Over two hundred bishops and dozens of experts and observers are gathering in Vatican City today for the Second Special Assembly for Africa, where they will discuss the continent’s evangelization as well as food security and the situation in Darfur.
The assembly’s theme is related to Pope John Paul II’s 1995 apostolic exhortation “Ecclesia in Africa.” That document collected the results of the First Special Assembly for Africa held in 1994. The first assembly had as its theme the Church in Africa and her “evangelizing mission towards the year 2000.”
Archbishop Nikola Eterovic, secretary general of the Synod of Bishops, speaking on Friday at a Holy See Press Office briefing for journalists, explained that the Church in Africa is “very dynamic.” He reported that the number of African Catholics increased from 55 million to 146 million between 1978 and 2007.
“Vocations to the priesthood and the religious life also saw a notable growth in numbers,” he said.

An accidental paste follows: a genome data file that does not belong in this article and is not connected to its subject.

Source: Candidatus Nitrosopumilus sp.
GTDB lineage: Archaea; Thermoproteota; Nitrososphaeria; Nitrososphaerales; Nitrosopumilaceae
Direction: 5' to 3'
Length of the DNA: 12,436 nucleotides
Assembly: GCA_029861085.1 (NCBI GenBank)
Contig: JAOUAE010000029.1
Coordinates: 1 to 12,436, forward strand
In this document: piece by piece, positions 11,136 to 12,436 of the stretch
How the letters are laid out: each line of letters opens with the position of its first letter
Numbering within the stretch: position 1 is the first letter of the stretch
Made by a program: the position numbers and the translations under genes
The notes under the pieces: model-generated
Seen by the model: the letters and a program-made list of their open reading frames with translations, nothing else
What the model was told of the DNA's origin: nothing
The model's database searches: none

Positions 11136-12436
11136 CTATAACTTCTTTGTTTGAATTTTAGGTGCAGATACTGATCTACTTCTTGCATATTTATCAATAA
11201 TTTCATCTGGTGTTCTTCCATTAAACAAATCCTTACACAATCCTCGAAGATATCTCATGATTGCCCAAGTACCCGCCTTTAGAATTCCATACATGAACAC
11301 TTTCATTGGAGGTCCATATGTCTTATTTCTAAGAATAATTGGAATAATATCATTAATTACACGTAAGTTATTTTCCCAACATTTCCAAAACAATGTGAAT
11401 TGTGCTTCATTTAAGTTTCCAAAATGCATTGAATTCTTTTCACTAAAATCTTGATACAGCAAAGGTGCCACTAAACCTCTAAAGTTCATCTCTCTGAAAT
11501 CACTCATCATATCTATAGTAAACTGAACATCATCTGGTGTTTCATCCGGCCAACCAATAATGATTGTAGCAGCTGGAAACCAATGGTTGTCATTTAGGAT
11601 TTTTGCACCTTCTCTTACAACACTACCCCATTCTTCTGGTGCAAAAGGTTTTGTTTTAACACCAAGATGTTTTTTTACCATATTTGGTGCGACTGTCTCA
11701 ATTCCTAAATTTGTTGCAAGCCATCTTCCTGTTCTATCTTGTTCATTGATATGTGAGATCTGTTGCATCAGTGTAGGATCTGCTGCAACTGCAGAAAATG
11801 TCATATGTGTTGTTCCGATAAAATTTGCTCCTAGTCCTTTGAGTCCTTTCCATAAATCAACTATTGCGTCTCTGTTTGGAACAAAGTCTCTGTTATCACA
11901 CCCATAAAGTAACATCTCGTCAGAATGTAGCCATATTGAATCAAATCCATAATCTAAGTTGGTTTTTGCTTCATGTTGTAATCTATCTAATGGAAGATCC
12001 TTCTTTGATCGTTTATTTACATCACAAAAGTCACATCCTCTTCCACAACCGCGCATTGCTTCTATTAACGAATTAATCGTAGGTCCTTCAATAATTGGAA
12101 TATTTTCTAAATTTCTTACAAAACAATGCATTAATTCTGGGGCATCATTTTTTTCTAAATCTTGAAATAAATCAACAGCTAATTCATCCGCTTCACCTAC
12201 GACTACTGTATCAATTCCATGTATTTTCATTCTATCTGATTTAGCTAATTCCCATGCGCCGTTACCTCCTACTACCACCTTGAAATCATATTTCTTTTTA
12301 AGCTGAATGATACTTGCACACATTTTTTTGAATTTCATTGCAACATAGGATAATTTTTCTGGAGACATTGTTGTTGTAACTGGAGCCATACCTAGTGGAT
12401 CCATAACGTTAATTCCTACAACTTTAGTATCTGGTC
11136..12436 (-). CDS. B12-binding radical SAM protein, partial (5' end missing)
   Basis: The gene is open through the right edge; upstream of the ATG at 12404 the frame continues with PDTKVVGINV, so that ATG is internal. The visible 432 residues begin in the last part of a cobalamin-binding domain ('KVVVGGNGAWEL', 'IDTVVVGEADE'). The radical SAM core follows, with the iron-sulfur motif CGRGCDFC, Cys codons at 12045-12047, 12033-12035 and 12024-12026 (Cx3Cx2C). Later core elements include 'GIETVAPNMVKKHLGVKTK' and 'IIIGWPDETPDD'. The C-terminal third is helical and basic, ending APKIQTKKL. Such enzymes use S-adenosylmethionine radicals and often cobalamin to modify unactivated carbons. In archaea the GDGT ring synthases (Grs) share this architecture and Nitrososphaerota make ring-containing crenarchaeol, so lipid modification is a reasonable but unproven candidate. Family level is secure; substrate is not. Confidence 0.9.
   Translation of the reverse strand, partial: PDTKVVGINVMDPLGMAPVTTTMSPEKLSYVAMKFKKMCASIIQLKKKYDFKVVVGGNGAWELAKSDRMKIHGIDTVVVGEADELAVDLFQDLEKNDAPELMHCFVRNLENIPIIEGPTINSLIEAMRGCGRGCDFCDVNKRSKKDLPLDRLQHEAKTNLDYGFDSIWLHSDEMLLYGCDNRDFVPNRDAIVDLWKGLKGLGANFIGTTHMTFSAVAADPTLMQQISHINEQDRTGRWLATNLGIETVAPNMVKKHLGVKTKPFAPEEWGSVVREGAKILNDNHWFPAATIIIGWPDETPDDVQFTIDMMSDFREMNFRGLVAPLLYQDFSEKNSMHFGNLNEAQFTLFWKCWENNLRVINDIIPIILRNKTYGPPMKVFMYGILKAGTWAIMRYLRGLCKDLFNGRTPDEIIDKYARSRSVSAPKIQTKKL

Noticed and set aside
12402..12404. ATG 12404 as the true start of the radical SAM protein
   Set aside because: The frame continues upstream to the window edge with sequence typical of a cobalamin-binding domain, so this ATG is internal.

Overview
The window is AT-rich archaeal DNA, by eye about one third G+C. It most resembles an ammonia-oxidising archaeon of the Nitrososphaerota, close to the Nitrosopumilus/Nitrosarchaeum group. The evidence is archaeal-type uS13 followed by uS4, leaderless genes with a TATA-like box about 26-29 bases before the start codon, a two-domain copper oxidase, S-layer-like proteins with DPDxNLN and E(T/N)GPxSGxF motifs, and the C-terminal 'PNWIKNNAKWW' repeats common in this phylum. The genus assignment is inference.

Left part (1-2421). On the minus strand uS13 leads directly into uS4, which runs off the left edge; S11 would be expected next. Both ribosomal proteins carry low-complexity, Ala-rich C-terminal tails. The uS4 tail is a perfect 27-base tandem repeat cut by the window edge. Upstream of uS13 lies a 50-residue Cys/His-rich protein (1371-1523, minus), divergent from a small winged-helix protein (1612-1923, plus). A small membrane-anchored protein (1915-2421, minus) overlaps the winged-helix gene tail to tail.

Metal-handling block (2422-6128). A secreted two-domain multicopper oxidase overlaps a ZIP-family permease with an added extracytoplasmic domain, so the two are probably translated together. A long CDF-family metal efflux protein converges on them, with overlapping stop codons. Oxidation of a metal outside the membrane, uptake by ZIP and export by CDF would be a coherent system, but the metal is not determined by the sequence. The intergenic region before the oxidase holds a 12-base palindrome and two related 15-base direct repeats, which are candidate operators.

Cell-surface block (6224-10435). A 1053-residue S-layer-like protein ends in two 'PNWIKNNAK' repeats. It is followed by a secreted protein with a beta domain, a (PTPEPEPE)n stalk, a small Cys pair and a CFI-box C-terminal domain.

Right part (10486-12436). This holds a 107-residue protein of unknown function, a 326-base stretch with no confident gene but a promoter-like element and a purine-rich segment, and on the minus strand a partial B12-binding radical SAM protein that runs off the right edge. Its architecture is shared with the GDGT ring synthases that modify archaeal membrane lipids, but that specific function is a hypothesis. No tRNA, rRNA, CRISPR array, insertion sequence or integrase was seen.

The archbishop also lamented that 521 pastoral workers have been killed in Africa between 1994 and 2008.
The Second Special Assembly will take place Oct. 4 to Oct. 25. It will be attended by 244 Synod Fathers, of whom 228 are bishops. A reported 197 of the Synod Fathers are from Africa while 34 are from Europe, ten are from the Americas, and the rest from Asia and Oceania.
“Fraternal delegates,” representatives of six other Churches and ecclesial communities with a significant presence in Africa, will also attend. Another 29 experts and 49 observers will participate in the event.
Archbishop Eterovic listed three “special guests” invited by Pope Benedict: Patriarch Abuna Paulos of the Ethiopian Orthodox Church; Rudolf Adada, former head of the Joint U.N./African Union Peacekeeping Mission for Darfur; and Jacques Diouf, director general of the U.N. Food and Agriculture Organization (FAO).
Patriarch Abuna will take part in the synod’s Third General Congregation. Adada will speak about the efforts for peace in Darfur while Diouf will discuss FAO efforts to ensure food security for Africa.